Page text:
Cal Interpreting & Translations (CIT) offers Algonquin interpreters and translators with legal, medical, and specialty experience, including criminal and civil matters, employee meetings, engineering, patent cases, labor disputes, immigration, and more.
Although based in Los Angeles, CIT offers comprehensive Algonquin language services including interpretation, translation, and transcription, 24 hours a day, 7 days a week, worldwide. Our interpreters and translators are native speakers who have been screened, certified, provided credentials, field tested, and kept up to date with developments in both English and Algonquin languages through means such as lectures, conferences, and travel. CIT’s Algonquin language interpreters and translators possess in depth knowledge of the Algonquin language, as well as of the culture and history of the Algonquin people, allowing them to provide informed and complete interpretation and translation.
Origins of the Algonquin Language and People
The Algonquian language originates from Canada and the US, particularly areas such as New England, North Carolina and in the Great Lakes region to the Rocky Mountains. The language is still spoken in several parts of southern Quebec and Ontario, where the Algonquin tribe lived. Most Algonquin speakers today live in Quebec. The origin of the name is unknown but it is believed to be a Mohawk name for “bark-eater.” Many linguists believe that the name came form the native Malisset word “elakanqin” which means, “they are good dancers.” This source is unknown.
Algonquin vs. Algonquian
There are different variations of the term Algonquin, such as Algonquian. The latter is used to group multiple language of the same origin. The language “Algonquin” is different from other native languages within the same family. Algonquin is found within the Algonquian family of languages. “Algonquin” is only used when referring to the language.
The Algonquian Language Family
Algonquian people are best known as the largest Native American language family group in North America. With that came a lot of confusion with that name and has caused a lot of misinformation to be spread. Algonquin refers to the tribe of Native Americans. The Algonquin and Objiwa are closely related and many believe that Algonquin is a dialect of Ojibwa. Speakers of both these languages can often times understand one another due to the closeness of the languages, although this is not the case for all languages in the Algonquin family. Actually, the family of all the languages is more formally known as “Algic.” Algic includes Wiyot and Yurok languages along with all of the Algonquian languages. Within the Algonquin family, there are various groups that the languages are categorized into such as Eastern, Central and Plains Algonquian.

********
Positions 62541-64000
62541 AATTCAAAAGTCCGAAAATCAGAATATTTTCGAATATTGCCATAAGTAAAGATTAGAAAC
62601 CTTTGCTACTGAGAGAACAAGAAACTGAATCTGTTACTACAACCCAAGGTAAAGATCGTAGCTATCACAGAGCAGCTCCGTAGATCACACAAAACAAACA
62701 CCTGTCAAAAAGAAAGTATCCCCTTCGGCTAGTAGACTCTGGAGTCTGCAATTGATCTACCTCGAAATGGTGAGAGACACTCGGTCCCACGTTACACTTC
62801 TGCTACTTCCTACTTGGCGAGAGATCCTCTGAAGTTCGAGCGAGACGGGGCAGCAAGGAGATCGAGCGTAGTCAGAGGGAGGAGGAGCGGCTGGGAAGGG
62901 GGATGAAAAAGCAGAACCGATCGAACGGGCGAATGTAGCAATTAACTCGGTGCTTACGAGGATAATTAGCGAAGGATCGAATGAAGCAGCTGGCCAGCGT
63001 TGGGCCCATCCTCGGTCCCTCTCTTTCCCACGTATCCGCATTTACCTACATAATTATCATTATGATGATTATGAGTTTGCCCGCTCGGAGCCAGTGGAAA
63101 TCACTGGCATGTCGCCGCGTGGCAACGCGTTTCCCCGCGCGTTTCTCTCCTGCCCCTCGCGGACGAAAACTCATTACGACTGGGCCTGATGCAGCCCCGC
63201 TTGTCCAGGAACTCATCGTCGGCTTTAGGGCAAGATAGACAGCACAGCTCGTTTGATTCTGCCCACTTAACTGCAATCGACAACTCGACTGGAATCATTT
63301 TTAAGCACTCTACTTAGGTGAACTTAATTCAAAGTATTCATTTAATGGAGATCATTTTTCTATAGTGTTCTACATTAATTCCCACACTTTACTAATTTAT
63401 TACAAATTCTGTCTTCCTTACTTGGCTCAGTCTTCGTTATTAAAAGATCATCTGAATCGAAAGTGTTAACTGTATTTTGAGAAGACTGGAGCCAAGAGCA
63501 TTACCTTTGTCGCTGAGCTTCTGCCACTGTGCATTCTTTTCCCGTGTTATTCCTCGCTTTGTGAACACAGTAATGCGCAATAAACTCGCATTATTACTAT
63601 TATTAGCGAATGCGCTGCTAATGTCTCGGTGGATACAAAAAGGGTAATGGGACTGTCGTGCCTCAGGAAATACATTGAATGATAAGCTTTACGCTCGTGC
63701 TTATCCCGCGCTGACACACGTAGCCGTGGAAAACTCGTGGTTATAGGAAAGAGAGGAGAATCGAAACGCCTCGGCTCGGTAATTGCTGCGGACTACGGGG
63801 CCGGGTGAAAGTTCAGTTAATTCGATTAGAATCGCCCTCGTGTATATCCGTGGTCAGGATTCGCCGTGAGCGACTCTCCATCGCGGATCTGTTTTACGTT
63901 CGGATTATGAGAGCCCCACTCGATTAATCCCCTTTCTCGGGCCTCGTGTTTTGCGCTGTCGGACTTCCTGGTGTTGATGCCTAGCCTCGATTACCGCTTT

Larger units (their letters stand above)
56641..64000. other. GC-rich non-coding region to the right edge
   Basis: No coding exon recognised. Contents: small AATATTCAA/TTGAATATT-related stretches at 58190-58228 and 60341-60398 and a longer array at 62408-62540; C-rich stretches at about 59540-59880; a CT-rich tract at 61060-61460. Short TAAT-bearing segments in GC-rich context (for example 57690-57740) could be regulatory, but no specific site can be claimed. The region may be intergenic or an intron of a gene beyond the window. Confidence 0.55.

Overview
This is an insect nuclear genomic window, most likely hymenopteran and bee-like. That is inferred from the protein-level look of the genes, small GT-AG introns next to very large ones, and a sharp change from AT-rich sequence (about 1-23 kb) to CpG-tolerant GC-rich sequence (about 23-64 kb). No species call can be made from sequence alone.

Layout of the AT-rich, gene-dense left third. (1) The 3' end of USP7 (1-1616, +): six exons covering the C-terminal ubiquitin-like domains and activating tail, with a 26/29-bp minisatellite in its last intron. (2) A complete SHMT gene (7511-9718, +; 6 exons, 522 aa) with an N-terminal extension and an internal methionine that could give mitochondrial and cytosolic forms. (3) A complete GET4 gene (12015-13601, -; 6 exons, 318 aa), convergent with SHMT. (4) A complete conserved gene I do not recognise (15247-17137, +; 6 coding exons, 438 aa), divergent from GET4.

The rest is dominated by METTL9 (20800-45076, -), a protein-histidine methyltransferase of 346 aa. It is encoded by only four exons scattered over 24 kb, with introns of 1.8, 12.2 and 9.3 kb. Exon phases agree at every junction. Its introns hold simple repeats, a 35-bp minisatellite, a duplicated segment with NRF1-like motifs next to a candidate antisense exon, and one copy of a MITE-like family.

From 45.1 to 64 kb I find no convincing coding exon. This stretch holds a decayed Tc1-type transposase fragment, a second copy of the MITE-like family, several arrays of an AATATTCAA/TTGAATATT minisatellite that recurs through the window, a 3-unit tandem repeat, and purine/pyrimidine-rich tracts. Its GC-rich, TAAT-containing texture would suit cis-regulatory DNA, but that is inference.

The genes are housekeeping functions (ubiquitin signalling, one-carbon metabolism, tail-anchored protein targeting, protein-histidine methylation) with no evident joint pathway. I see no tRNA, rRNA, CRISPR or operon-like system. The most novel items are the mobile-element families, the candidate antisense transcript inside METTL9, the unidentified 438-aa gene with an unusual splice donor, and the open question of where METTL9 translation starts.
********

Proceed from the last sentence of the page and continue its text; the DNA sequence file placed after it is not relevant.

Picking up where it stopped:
Linguistics & Grammatical Features
Like many other Native American languages, Algonquin is a verbal language in that most of the language consists of verbs instead of having words for tenses or prepositions. These are often times incorporated in the verb itself. Additionally, complex sentences that are said in many words in English can be said in one single word in Algonquin.
History of the Algonquin Tribe
Historically speaking, the Algonquin tribes have been typically grouped together. Dating back to the 1400s, the native Algonquins were located in the upper part of the St. Lawrence Valley in Quebec, Canada. In 1603, the first French Settlement came along the St. Lawrence river, making this the first time the French came in contact with the Algonquin tribe. The French helped with mitigate tribal conflict, particularly between the Iroquis tribe, probably for the French interest in fur trade. When the British took control of North America, many tribes signed a treaty to remain neutral between any French and British conflicts.
• Massachusetts, Connecticut, Illinois, Michigan and Wisconsin have names in Algonquian origin.
• The capital of Canada, Ottawa, is named after the Algonquian people, the Odawa (Ottawa) people.